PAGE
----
16

Monk Multiclassing If your group actually enforces the Monk multiclassing restriction, and you want to go back to Monk for some reason, Monastic Training from Eberron Campaign Setting allows you to multiclass Monk with any one other class. The only good use of this feat is Tashalatora (see Psionics below), since it’s very rare for anyone to leave Monk ...


16

Yes: curses, ability damage, and ability drain causes loss of the ability to use the feat. You don't actually lose the feat, however - you just don't gain it's benefits until you meet the prerequisite again. From the Players Handbook 3.5 page 87. Prerequisites A character cannot use a feat if he or she has lost the prerequisite. For example, if ...


16

4e authors' policy is that fluff, i.e. the small snippets of descriptive texts you often encounter, are fully separated from the rules' text. This means that when the rules say "you cannot be surprised", it's not descriptive: it's prescriptive. So, whenever you would be surprised, you aren't instead. Even if the character didn't notice an ambush, he still ...


16

Here's what you're trading for the alertness feat if you don't take the abil score upgrade and instead take the feat: +1 to damage +1 to hit +1 to AC +1 to Dex saves +1 to Dex checks +1 to init The question then, ultimately, becomes, is +5 init (net +4), no surprise and no advantage on attacks against from hidden opponents worth it. The latter two ...


16

Well, if it is a dragon dragon (not some goofball wannabe), a powerful, intelligent being that doesn't tend to be friendly to humanoids and other pests, a more important factor than the amount of gold would be simply respect. For a dragon to be feel treated with respect, providing a massive hoard and a comfy lair is a good start. If the dragon is treated ...


16

Your DM is wrong SRD > Magic Overview > Spell Descriptions > School: Beneath the spell name is a line giving the school of magic (and the subschool, if appropriate) that the spell belongs to. Almost every spell belongs to one of eight schools of magic. A school of magic is a group of related spells that work in similar ways. A small number of ...


15

There's a thread on the WotC boards from Nov '11 discussing a very similar question. The rules themselves are apparently a bit unclear about the issue, and there is a PHB FAQ (see here, #33) stating that you don't gain the other class's role by taking a MC feat: 33. Does taking a fighter multiclass feat qualify you for feats and paragon paths that ...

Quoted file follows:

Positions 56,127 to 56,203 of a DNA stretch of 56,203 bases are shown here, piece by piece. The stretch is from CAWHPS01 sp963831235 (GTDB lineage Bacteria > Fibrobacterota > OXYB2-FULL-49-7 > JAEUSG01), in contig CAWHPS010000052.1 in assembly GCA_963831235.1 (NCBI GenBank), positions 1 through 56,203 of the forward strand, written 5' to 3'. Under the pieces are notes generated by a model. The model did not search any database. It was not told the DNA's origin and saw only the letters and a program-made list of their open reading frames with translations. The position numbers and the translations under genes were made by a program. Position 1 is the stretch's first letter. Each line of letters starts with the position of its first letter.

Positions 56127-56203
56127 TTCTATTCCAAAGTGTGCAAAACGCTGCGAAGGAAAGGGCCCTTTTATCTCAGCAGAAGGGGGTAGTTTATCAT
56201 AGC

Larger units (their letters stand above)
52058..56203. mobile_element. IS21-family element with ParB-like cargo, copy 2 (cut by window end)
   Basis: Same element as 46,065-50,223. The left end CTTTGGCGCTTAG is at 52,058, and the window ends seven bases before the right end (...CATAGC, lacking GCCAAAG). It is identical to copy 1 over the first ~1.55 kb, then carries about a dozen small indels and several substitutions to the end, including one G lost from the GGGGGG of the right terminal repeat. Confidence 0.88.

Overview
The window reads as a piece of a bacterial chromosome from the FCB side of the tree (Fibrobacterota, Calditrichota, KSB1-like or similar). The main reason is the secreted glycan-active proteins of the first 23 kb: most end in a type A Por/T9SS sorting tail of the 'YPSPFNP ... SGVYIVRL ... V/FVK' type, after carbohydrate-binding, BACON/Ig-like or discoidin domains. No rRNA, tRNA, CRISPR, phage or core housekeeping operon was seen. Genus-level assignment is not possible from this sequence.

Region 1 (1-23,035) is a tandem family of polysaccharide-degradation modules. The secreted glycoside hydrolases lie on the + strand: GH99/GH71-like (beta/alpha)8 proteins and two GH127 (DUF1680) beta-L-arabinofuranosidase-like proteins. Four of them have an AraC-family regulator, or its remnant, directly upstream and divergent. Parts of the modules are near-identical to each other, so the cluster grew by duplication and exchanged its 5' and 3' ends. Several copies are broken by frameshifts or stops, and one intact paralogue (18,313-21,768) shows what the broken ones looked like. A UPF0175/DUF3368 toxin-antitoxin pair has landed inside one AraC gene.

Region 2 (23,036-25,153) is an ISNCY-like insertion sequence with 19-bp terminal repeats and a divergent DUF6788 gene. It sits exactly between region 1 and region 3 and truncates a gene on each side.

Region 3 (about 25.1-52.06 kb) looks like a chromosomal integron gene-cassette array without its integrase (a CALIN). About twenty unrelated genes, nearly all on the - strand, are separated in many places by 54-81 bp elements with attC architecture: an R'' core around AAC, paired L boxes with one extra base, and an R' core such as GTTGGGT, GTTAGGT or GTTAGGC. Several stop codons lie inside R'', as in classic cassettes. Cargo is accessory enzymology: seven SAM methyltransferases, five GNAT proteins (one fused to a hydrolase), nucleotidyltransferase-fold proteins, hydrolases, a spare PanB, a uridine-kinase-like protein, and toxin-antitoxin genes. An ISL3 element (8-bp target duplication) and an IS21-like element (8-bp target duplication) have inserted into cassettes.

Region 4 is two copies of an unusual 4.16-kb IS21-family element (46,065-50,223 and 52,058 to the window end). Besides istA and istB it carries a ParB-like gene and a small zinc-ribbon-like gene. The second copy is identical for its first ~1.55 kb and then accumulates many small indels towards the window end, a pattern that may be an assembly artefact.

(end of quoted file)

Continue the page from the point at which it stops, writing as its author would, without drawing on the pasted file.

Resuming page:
15

No, Versatile Spellcaster does not "chain" in this way. There is not much in the way of rules text for this feat, but part of it is that the character uses two spell slots to cast a spell. The thing that makes chaining impossible is that there is a difference between having a spell slot and casting a spell. Versatile Spellcaster only grants the latter, not ...


15

I want rid of the constraints of virtually costless material components So basically, you want to get rid of the metagamey excel calculations of how many chicken feathers and sulfur is still left. That's great and a very common houserule. Most of the rounds I know don't even give a feat for this. It's simply ruled that non-costly materials do not have ...


15

I would say the answer is no, you can't apply the same feat twice. I don't have a strictly RAW basis for this, but these are my reasons: Wording If the wording was "You can apply two effects of a critical feat", then the answer would be yes - the thing that is doubled is the effect, and that can be the effect of any critical feat. But here the text reads ...


15

It has no effect. The range is still "touch" The range of "touch" is not number, so doubling touch would be like "two hand touch" or something silly. Point being, touch is not a numerical range and as such cannot be doubled. if you had a feat or spell or other ability to increase your natural reach you would be able to cast touch spells at further ...


15

It's the number of hit dice the receiving creature has. For each hit die it gets a single hit point more. An Orc having one hit die would get 1d6+4+1, while a human fighter level 6 would get 1d6+4+6.


15

Generally speaking, if you receive the same feature twice (whether it's because you invested a Feat and then picked a class granting the same thing, or simply because you have two classes that grant you the same proficiency) it simply means that one of the two copies is wasted. However, Pathfinder features a set of Retraining Rules that allow you to retrain ...


15

Yes, but it's not common The rules you're referencing are in a section of the DMG suggesting rewards for characters for DM's looking to go beyond the usual treasure. As such how often they appear in a game, and what form they take, is very much up to the discretion of the DM. If you're interested in something like this you should talk to your DM about it ...


14

No, Player's Handbook pg 225 An attack that does not deal damage still does not deal damage on a critical hit. This is also part of the DDI definition of Critical Hit.